Too stressed out:
A bearded dragon not eating is the biggest sign of stress or anxiousness. Not wanting food, laziness, pacing, aggressiveness are all signs of stress.
There are many causes of chronic stress:
- Wrong tank temperature or humidity.
- Small enclosure (less than 75-gallons).
- Aggressive tank mates.
- Bad diet.
- Improper handling.
A bearded dragon will probably be stressed when first brought home. But this usually goes away as it gets comfortable in its new home over time.
If your bearded dragon is expressing any indications of illness, this could be the cause of its reluctance to eat.
Is your bearded dragon spending a lot of time laying about and not doing anything? Are there any soft bones? Is it swaying in any way? It could be suffering from vitamin and mineral insufficiency (particularly calcium) as well as MBD.
Is it pooping normally? Does it have diarrhea, or blood in the poop? It’s possible that your bearded dragon is constipated, impacted, or infected with parasites.
Have you noticed your female bearded dragon digging or becoming agitated, but she hasn’t laid any eggs? It’s possible that she’s egg-bound.
Is your bearded dragon gaping, puffing up when inhaling, expelling violently, and possibly producing bubbles? Low temperatures and heavy humidity may be causing your bearded dragon to develop a respiratory infection.
If your bearded dragon is losing its balance and tilting its head, It may have suffered a head injury or an ear infection.
A bearded dragon that is wounded is likely to stop eating, especially if the wound is severe. Injuries that are severe or infected should always be treated by a veterinarian.
There are numerous potential sources of injury, the majority of which may be avoided:
Tank decoration with sharp and abrasive edges might injure them, especially their fragile stomachs and toes. Make sure that all of the decorations are safe for reptiles and that they don’t have any sharp edges or corners.
Allowing live insects to walk freely in your bearded dragon’s enclosure might be harmful. Crickets have been known to eat the feet and tails of lizards. After that, the wounds could become infected.
Minor wounds can be treated with warm water and antibiotics at home. Unless your bearded dragon is diseased, a little wound will usually not prevent it from eating.
A bearded dragon that is dehydrated will not have a healthy appetite. This is due to the fact that water is essential for digestion and the passage of feces through the digestive tract. The skin of a dehydrated bearded dragon will be loose, the eyes will be sunken, and the saliva will be slimy.
If the temperature in the tank is too high your bearded dragon may become dehydrated. Please keep in mind that bearded dragons get most of their water from food.
As a result, it’s essential to gut-load their feeder insects (by offering bugs, water crystals or fruits/veggies as a source of water) and provide fresh vegetables and fruits. Bearded dragons like to lick moving water or water sprayed on the nose rather than sip water.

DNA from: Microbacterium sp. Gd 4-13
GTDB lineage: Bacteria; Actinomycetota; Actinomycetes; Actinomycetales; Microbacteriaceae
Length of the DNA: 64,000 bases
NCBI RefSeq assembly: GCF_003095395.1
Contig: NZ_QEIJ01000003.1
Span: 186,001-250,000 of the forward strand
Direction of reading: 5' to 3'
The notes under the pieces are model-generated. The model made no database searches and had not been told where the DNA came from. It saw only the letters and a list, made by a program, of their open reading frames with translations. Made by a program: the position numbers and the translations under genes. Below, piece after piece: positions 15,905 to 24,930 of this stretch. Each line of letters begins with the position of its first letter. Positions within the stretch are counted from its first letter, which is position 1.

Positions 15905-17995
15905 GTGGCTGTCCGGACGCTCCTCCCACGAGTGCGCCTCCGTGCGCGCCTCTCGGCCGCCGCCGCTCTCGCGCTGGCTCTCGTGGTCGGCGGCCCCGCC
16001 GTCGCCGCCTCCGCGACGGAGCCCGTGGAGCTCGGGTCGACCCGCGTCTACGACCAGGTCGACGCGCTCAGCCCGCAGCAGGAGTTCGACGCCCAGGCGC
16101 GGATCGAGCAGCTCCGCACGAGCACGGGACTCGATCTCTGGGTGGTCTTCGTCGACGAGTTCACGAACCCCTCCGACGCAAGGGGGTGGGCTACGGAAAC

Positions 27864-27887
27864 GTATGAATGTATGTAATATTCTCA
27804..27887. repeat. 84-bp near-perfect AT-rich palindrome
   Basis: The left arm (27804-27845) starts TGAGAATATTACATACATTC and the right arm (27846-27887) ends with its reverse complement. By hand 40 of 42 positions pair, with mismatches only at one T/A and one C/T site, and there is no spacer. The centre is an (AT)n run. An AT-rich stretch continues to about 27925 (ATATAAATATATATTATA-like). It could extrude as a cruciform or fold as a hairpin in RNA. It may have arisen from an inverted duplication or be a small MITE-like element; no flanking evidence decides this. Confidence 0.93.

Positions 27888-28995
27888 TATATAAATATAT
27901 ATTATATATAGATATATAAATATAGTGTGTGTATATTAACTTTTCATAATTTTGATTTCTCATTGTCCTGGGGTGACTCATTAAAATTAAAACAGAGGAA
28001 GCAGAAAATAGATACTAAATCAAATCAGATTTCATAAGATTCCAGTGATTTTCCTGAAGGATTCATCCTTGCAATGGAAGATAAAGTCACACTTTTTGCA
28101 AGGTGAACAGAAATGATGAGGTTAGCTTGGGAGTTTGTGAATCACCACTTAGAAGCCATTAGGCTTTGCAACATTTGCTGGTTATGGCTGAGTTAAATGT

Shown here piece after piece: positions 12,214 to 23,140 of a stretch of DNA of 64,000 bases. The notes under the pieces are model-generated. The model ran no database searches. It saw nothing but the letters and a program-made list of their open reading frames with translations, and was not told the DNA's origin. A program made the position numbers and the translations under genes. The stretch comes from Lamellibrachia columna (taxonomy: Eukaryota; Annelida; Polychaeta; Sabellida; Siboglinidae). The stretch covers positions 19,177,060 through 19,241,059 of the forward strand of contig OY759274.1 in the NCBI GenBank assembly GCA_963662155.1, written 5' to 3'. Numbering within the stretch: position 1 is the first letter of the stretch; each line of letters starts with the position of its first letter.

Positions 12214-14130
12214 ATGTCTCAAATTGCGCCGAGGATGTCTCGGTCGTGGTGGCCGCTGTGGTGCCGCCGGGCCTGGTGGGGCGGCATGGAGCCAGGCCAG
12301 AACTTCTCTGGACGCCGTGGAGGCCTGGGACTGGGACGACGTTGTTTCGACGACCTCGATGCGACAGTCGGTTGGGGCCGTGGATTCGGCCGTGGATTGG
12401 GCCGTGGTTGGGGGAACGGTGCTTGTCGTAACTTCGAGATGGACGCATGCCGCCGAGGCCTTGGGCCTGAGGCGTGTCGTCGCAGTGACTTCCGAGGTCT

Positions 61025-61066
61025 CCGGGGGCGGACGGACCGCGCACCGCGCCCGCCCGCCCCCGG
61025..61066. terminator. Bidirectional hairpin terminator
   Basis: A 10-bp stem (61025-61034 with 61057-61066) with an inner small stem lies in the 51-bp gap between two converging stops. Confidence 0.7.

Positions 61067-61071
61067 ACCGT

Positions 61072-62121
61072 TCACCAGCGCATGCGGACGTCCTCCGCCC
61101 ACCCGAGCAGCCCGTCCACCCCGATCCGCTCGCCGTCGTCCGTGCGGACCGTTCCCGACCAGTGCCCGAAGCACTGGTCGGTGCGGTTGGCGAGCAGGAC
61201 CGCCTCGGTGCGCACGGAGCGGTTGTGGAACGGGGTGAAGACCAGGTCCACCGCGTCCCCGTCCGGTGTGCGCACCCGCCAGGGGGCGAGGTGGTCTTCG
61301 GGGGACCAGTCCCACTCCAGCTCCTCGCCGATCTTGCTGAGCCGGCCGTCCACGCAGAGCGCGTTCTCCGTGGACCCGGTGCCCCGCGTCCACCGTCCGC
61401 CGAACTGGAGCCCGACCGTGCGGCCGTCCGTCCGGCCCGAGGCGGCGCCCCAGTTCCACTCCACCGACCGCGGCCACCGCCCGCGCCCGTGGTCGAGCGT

Spray some water on your bearded dragon’s nose and let it lick it to help it stay hydrated. If your dragon isn’t interested in water, try diluted fruit juice instead (3 parts water: 1 part juice). You can give them diluted grape, apple, and other permitted fruit juices.
Bearded dragons shed their outer layer of skin as they mature, a process known as ecdysis. Their skin turns white and papery as a result of this process, and it is rubbed off in patches.
The frequency and length of shedding vary greatly depending on the age of the bearded dragon.
It can take up to two weeks for a huge adult to shed completely. It’s possible that a juvenile will shed in a day or two. Younger dragons can shed once a month, twice a week, or even every two weeks. Adults may only shed once or twice a year.
Check to see if your bearded dragon is about to shed if you find he isn’t eating as much as usual. This is the most likely cause of white papery skin.
Beardies may eat less or not at all before and during shedding. Within a week of shedding, they should be eating regularly. After the majority of his skin has been lost, they will resume eating. Some animals, particularly hatchlings and juveniles, retain their appetite and continue to eat.
They shed their hair all their lives. For long-term owners, the cycle of decreased appetite and shedding becomes typical. It might be intimidating for first-time keepers, and it takes some getting accustomed to.
Fasting for a few hours during shedding should have no effect on their weight, however, they may become lethargic and cranky. Unless you’re assisting with a stuck shed, give them time and don’t try to manage them.
They’re being bullied:
While some people keep their bearded dragons together, this is not really the smartest idea.
Bearded dragons are solitary lizards who compete fiercely for food, sunbathing, and hiding sites, among other things. As a result, one bearded dragon refuses to eat either because others will not allow it or simply because it is afraid.
There’ll be an alpha and beta (main and submissive bearded dragons) in the group. A submissive dragon will be slow and will not try to obtain items that it requires.
When it comes to housing two bearded dragons, the only option is to house two females. Even in ideal living conditions, they can grow to dislike each other.
A minimum of a 120 gallon bearded dragon tank is required, as well as distinct basking and hiding areas, basking areas, and other amenities.